The Biden-Harris ticket is "upsetting" to some Democrats who are canvassing for votes to get Trump booted from office, said Mario Morrow, a longtime Democratic political strategist based in Detroit.

"There's a chance that they can win them over," Morrow said about the disaffected progressive voters. "It's upsetting that people — especially educated, bright, intelligent young people — are still talking about staying home and not voting. That vote that you don't cast actually helps the other candidate."

Trump won Michigan by a slim 10,704 votes in part because Detroit voters didn't turn out in the same large numbers for Democrat Hillary Clinton as they had for Barack Obama. Former President Bill Clinton visited Detroit for a hastily organized meeting six days before the general election four years ago because signs pointed to lackluster enthusiasm in the city.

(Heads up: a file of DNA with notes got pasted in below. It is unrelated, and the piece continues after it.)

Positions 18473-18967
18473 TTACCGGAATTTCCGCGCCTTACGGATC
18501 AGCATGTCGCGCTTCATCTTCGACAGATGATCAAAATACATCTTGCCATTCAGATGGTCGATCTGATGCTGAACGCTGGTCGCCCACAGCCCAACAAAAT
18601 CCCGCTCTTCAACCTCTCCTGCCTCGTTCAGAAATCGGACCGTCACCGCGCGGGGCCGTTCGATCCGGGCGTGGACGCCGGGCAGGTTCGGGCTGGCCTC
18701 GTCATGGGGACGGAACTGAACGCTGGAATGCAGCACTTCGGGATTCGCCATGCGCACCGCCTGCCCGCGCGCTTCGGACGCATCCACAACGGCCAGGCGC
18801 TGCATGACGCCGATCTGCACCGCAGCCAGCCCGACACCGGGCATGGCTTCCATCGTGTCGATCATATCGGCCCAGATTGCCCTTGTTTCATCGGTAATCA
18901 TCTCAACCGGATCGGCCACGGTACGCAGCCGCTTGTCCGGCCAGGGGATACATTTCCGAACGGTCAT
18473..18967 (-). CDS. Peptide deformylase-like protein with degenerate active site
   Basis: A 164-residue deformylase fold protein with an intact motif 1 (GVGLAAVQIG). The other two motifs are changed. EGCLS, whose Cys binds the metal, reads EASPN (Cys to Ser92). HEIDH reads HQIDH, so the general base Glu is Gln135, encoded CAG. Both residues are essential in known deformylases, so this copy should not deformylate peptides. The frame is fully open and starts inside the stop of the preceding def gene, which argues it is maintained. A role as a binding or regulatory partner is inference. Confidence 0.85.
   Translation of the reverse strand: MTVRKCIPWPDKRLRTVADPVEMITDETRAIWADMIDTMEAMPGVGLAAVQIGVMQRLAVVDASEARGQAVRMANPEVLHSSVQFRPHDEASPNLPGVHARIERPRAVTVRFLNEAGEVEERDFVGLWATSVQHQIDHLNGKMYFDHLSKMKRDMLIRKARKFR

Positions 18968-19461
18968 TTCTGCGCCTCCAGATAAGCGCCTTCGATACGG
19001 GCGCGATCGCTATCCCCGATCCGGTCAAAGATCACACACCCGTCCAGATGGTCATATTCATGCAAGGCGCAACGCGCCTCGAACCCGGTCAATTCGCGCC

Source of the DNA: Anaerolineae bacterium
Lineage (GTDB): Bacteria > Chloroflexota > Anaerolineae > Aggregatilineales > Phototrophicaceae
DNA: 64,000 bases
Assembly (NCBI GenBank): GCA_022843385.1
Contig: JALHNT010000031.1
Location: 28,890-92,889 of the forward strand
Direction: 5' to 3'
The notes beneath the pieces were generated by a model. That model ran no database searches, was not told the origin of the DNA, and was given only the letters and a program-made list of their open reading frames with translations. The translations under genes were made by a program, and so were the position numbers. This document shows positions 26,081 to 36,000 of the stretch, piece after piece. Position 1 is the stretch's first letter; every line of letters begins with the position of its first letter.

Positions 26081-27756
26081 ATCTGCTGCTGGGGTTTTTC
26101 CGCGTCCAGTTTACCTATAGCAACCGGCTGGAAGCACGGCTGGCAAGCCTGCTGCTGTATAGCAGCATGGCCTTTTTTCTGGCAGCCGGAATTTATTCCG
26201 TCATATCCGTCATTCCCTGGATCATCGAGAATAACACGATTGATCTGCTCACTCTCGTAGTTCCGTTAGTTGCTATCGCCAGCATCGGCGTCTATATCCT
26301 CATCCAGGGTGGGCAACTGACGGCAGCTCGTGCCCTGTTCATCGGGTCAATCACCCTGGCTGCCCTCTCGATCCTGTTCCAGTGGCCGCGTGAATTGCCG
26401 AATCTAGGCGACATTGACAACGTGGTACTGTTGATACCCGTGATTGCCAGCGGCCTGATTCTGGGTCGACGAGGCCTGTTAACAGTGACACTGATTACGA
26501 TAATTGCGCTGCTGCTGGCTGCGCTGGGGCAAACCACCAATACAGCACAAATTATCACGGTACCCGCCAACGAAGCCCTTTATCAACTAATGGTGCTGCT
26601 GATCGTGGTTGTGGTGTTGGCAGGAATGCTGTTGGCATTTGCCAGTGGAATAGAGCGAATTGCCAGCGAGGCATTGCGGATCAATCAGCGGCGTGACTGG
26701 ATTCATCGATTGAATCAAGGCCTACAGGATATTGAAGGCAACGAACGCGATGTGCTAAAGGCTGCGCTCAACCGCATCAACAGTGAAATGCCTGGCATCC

A similar development this time around would be "devastating" and could hinder the Biden-Harris campaign, Morrow said. 

In this July 31, 2019, file photo, then-Democratic presidential candidate Sen. Kamala Harris, D-Calif., listens as Democratic presidential candidate former Vice President Joe Biden speaks during a Democratic presidential primary debate at the Fox Theatre in Detroit.

"It's a danger to democracy. It is saddening and it could have a negative impact on the Democratic nominees, Biden and Harris, but they can overcome it," Morrow said. "They have to convince people like Bernie Sanders and (U.S. Rep) Rashida Tlaib and (Alexandria Ocasio-Cortez) AOC to go out and pound the pavement and convince these progressives that they must come to the tent and support Biden and Harris."

Sanders delivered a convention speech Monday in which he unequivocally backed Biden and warned of the "rise of authoritarianism" under Trump.

U.S. Rep. Brenda Lawrence, D-Southfield, said she "will caution America" not to repeat the same mistake as 2016 when some progressives failed to back Clinton by either not voting or backing a third party candidate such as the Green Party's Jill Stein.